After allegations surfaced Monday that the longtime television host Charlie Rose made crude sexual advances toward multiple women who worked on his show over a dozen years, CBS suspended him from its morning program and PBS announced that it would no longer distribute his long-running nightly interview show.
Eight women, including three who talked on the record, told The Washington Post that he made lewd phone calls to them, walked around naked in front of them or groped them. In addition, two women told The New York Times that he made unwanted advances toward them, trying to kiss them without their permission. The women spoke on condition of anonymity because they feared Mr. Rose’s power over their careers and what some described as his volatile temper.
In a statement, Mr. Rose said he did not believe all the allegations were accurate but also apologized.
“It is essential that these women know I hear them and that I deeply apologize for my inappropriate behavior. I am greatly embarrassed. I have behaved insensitively at times, and I accept responsibility for that,” he said. “I always felt that I was pursuing shared feelings, even though I now realize I was mistaken.”
In one incident, a woman who had applied for a job said that Mr. Rose invited her to his estate in Bellport, N.Y., about 60 miles from New York City, in 2010. That night, he said he needed to change after getting his pants wet in the pool. He returned wearing a white bathrobe left open in front. Mr. Rose wore nothing underneath, the woman told The Post, and eventually tried to put his hand down her pants.
The woman, speaking on condition of anonymity because she found the experience so traumatic, also described the incident to The Times. In an interview, she said that after sitting by the pool, they went to his bedroom. She said she wept as Mr. Rose tried to put his hand between her legs.
“Baby, oh baby, why are you crying,” she remembers him saying.
She called it “the most humiliating experience of my life.” In the years since, she said she has felt ashamed, and felt she should have done more to get away. “Why didn’t I hit him? Why didn’t I run inside? I was completely racked with guilt and self-hatred.”
Kyle Godfrey-Ryan, one of Mr. Rose’s assistants in the mid-2000s, told The Post about at least a dozen instances in which Mr. Rose walked nude in front of her while she worked in one of his New York City homes. She also said he repeatedly called her to describe his fantasies of her swimming naked in the Bellport pool as he watched.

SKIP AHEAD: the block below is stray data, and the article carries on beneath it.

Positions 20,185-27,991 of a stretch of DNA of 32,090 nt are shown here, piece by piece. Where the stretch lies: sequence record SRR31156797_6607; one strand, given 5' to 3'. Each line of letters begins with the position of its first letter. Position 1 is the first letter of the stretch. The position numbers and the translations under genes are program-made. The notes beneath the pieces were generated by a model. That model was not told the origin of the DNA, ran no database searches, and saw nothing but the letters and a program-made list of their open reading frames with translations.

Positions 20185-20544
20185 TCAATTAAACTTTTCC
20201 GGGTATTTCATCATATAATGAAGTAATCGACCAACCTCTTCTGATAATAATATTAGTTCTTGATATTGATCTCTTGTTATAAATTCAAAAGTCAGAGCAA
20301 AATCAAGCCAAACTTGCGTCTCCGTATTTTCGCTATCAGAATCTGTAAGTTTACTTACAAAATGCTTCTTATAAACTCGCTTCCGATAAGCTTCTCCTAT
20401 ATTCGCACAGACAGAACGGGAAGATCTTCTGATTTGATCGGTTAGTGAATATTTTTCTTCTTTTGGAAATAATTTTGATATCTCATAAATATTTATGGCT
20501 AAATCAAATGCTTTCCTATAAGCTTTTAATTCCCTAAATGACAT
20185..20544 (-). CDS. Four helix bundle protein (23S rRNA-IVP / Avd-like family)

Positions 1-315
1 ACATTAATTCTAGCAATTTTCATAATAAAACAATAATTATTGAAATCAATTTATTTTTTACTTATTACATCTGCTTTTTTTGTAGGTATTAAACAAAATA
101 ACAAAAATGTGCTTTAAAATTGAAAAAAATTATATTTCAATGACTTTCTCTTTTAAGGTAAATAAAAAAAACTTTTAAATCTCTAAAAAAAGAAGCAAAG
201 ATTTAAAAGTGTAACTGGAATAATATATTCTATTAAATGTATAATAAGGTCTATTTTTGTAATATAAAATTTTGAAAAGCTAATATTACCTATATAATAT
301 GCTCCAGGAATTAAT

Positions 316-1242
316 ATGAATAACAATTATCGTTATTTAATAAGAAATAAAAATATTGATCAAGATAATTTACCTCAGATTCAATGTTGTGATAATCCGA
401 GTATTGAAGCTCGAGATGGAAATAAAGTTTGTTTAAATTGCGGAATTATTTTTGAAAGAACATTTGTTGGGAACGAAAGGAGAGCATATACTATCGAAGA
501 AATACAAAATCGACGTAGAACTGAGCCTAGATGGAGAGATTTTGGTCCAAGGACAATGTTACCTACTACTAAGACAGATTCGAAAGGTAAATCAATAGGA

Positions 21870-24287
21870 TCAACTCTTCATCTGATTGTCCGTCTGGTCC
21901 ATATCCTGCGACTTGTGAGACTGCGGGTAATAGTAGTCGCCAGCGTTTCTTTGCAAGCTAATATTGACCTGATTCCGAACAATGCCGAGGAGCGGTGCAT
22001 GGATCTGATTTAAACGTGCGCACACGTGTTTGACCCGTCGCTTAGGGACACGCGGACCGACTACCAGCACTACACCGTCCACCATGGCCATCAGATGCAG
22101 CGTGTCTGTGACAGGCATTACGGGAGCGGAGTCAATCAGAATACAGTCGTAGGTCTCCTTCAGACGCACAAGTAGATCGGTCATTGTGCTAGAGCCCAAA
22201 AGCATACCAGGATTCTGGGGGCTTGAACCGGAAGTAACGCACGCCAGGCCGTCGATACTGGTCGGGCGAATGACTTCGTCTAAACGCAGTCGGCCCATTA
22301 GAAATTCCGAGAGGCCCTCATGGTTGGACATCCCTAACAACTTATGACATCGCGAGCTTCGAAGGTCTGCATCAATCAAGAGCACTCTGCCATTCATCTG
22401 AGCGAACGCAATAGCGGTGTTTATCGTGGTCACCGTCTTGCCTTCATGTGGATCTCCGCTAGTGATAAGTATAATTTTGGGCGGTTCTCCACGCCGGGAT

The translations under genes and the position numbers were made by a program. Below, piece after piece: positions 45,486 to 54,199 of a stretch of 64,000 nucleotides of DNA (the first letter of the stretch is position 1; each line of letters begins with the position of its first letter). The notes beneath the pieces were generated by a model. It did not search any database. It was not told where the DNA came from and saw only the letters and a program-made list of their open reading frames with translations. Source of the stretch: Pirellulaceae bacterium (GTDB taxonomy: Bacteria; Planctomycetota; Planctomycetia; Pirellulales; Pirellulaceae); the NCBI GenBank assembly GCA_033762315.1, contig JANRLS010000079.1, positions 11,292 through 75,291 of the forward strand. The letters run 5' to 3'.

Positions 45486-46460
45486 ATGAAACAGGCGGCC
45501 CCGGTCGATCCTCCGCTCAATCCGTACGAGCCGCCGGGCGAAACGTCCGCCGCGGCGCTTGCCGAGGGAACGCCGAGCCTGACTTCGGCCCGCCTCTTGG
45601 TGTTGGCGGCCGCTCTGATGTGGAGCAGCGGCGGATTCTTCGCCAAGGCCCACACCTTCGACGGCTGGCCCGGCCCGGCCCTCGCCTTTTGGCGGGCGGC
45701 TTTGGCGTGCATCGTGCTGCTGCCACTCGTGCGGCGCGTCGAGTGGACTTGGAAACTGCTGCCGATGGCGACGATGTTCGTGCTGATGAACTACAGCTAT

“It feels branded into me, the details of it,” Ms. Godfrey-Ryan said.
Reah Bravo, who started working on Mr. Rose’s show in 2007, told The Post that Mr. Rose had groped her in the back seat of a car more than once. While in Indiana for a speaking engagement in 2008, Mr. Rose summoned Ms. Bravo to his hotel room and then emerged naked from the shower, she told The Post.
The allegations about Mr. Rose are only the latest against a series of powerful men, many of them set off when women spoke out for a Times investigation into the Hollywood producer Harvey Weinstein.
Mr. Rose has been a ubiquitous force on television for decades, launching his interview show “Charlie Rose” in 1991. Getting on the “Charlie Rose” show was a coup — for celebrities, it was a sign they were smart. For more wonky types, it made them celebrities.
The show is produced by Mr. Rose’s independent television production company and distributed nationally by PBS and Bloomberg.
Mr. Rose has also co-anchored “CBS This Morning” since 2012. Although many people in the industry initially questioned CBS’s decision to put a then-70-year-old into the anchor position along with Gayle King, the show has proved to be enormously successful for the network. CBS executives have taken pride in the program and in what they describe as its harder news approach versus its morning rivals.
Mr. Rose has also worked as a correspondent on “60 Minutes” and substituted as the anchor of “CBS Evening News.” None of the allegations were about Mr. Rose’s behavior at CBS.
Shortly after the news broke Monday, all three media companies associated with Mr. Rose announced disciplinary action.
Representatives from CBS said Mr. Rose was “suspended immediately while we look into this matter.”
Bloomberg TV and PBS both said they would suspend the distribution or airing of “Charlie Rose.” PBS announced that “Charlie Rose” would be replaced on Monday night with “Antiques Roadshow.” The 6 p.m. airing of “Charlie Rose” on Bloomberg was replaced with “Daybreak Asia.”
Current and former employees of the “Charlie Rose” show described an occasionally hostile work environment, with no human-resources department and Mr. Rose essentially running his own fief. Although the show operated out of the Bloomberg building, employees of “Charlie Rose” had little recourse if they had problems.
After Mr. Rose moved his broadcast from the PBS station to the Bloomberg offices, he got rid of many of the senior staff members, former employees said, instead hiring interns as staff members and then recruiting new interns. Eventually, he settled a class-action wage lawsuit filed by former interns.
Even as Mr. Rose hired a lean young staff, he also fostered a work environment in which a personal assistant and some employees worked out of his home instead of the office. The women were often young, just out of college.
Several former employees interviewed by The Times said that while Mr. Rose was often flirtatious, they never saw him exhibit inappropriate behavior.
On Friday morning, Mr. Rose sat with his co-hosts on “CBS This Morning” and introduced a segment on Al Franken, the Minnesota senator accused of forcibly kissing and groping a woman in 2006.
On Monday morning, hours before The Post published its article, he did not appear on the show.